How should I Prune my Azaleas?

latorgatorAugust 16, 2010

Hey, I moved into a new house that has some rather unkempt Azaleas growing in front of it, and along the driveway. I have no experience with Azaleas, but I really want to trim the suckers back a little so that they don't block the view of the house and strangle out the landscaping in front of them.

Here are the Azaleas by the driveway:

And the ones in front of the house:

I've read that certain species of Azalea only do well at certain heights, so first I want to know if keeping these things at a level an inch or two below the fence makes sense(apprx. 4' fence). Second, I've read that my choices are either rejuvenation pruning or the 1/3 a year method. The 1/3 method is out because I need to lower these suckers now. Rejuvenation pruning would be okay, but it just seams very drastic, and of course this late in the season it doesn't seem ideal. I've read in a few places that you can hedge clip azaleas, and that seems like what I would like to do, but I don't know if that would work with this species, and I also don't know if I should hedge clip them to the desired height, or clip them below that so the new chutes grow up to that height. So I guess I just want some advice.

I want these bushes an inch or two below the level of my fence, and maybe cut back by about 6", does that sound achievable, does it make sense for these azaleas, and how would I do it?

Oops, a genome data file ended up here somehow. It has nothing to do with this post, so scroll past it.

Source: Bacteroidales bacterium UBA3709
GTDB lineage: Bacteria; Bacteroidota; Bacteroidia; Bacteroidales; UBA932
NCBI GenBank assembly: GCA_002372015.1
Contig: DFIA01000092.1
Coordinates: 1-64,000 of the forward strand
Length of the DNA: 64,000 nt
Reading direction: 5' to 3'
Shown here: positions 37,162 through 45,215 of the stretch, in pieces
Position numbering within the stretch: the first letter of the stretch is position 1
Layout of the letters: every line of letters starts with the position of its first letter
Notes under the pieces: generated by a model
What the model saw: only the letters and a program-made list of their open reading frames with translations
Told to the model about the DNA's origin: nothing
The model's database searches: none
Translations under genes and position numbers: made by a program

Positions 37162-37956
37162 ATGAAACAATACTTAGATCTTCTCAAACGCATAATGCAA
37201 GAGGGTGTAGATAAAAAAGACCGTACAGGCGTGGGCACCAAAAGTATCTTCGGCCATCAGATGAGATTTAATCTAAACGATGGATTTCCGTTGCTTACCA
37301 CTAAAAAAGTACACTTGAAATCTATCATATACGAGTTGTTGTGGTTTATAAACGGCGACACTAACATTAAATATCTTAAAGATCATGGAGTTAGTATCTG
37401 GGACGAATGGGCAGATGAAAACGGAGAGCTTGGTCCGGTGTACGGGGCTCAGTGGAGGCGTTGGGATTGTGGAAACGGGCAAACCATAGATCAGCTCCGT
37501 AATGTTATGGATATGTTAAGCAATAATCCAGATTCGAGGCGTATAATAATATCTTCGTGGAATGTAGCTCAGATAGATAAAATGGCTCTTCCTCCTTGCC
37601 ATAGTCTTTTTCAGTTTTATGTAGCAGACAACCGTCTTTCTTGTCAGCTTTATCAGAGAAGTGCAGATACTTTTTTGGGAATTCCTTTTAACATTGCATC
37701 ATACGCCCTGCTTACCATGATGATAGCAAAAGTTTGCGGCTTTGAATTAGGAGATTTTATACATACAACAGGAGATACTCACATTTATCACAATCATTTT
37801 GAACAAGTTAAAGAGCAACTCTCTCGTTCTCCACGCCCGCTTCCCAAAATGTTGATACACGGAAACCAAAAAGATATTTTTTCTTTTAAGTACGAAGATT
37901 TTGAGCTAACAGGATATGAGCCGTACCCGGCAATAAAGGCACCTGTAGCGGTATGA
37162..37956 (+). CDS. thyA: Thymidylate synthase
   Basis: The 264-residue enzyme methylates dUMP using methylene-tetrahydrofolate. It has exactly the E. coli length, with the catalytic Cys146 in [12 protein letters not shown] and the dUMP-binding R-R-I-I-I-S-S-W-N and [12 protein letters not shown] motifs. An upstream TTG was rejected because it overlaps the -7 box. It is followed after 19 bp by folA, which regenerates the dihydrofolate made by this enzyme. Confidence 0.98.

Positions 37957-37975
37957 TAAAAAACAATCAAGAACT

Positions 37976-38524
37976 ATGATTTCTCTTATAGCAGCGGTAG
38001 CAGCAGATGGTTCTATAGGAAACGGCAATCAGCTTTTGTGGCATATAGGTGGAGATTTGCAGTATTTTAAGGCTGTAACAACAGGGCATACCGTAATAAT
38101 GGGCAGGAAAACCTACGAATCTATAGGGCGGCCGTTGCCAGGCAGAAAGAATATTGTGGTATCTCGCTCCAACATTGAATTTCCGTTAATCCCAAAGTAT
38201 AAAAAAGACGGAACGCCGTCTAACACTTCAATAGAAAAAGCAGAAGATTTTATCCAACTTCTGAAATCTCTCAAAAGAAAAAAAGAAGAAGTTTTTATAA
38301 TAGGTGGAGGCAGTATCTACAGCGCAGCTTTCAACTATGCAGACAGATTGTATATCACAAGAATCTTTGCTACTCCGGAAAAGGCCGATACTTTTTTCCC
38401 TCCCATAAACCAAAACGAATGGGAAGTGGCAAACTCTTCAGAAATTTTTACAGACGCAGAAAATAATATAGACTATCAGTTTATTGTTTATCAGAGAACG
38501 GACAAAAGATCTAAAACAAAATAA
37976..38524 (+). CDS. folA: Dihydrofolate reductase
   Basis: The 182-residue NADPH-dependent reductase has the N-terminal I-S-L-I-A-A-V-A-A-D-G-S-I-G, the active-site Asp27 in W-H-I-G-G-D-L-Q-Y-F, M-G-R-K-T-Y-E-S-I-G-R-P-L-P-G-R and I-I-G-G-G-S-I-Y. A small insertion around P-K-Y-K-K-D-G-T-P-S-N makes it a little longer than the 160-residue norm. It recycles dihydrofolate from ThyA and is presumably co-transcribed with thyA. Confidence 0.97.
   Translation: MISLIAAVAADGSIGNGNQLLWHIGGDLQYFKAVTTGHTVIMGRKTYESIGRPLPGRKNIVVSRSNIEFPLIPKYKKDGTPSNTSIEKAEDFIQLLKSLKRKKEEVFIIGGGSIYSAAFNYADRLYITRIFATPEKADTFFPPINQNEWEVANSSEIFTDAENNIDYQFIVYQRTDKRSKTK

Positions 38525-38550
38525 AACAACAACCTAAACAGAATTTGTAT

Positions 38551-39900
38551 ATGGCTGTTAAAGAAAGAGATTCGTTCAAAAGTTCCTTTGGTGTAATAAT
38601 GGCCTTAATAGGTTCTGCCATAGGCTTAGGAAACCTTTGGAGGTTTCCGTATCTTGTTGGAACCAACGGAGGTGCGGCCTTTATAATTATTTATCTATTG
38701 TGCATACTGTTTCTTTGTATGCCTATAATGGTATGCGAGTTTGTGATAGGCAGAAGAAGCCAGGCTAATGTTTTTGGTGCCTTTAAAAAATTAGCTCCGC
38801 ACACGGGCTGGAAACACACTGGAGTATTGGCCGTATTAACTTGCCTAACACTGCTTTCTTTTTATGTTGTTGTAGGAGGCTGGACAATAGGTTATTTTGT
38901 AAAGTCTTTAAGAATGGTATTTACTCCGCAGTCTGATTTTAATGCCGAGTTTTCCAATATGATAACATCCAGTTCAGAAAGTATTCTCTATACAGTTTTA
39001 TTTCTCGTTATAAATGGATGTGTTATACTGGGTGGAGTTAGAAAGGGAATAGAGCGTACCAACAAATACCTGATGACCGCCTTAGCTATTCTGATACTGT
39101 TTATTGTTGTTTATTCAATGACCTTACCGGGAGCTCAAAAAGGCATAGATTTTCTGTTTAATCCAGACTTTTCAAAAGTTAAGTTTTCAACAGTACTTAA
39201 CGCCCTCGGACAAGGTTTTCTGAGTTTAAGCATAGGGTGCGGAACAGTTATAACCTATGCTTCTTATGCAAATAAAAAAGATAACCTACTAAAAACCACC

Here are some close-up pictures if it will help identify the variety of azalea I have:

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morz8(Washington Coast Z8b)

Azaleas have growth buds all along their stems just under the bark surface - new growth will sprout from just below any cut you make.

I think you'd be happier with these in their setting if you didn't attempt a formal sheared hedge approach, better would be to selectively prune stems to the height you want.
Cut back a little lower than you want the plants to grow, healthy well established azaleas will quickly return to their pre-pruning height.

Your azaleas have set their buds for next Springs blooms, so be aware that while it won't damage the plants, pruning now will remove most of the flower display for next season.
The ideal time to prune is immediately following Spring flowers.

    Bookmark   August 18, 2010 at 9:54AM
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luis_pr(7b/8a Hurst, TX)

Azalea roots are tiny fibruous roots located near the top 4" of the soil so be careful when stepping near the shrubs to prune.

    Bookmark   August 22, 2010 at 12:08PM
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I just recently inherited a beautiful but majorly over grown azalea. It is planted in an area that is over grown with everything from weeds to roses to a very hardy china berry tree that was recently cut down and has grown back 4 new trees. We would like to reclaim the area and think that moving the azalea bush may be our best choice. We have no clue what may be planted in under this bush. Any ideas on the best way to deal with this problem? The azalea bush is @ 7' tall and over 8' wide, and is thriving in direct midday/evening North Florida sun...seems VERY healthy.

    Bookmark   September 22, 2010 at 12:46AM
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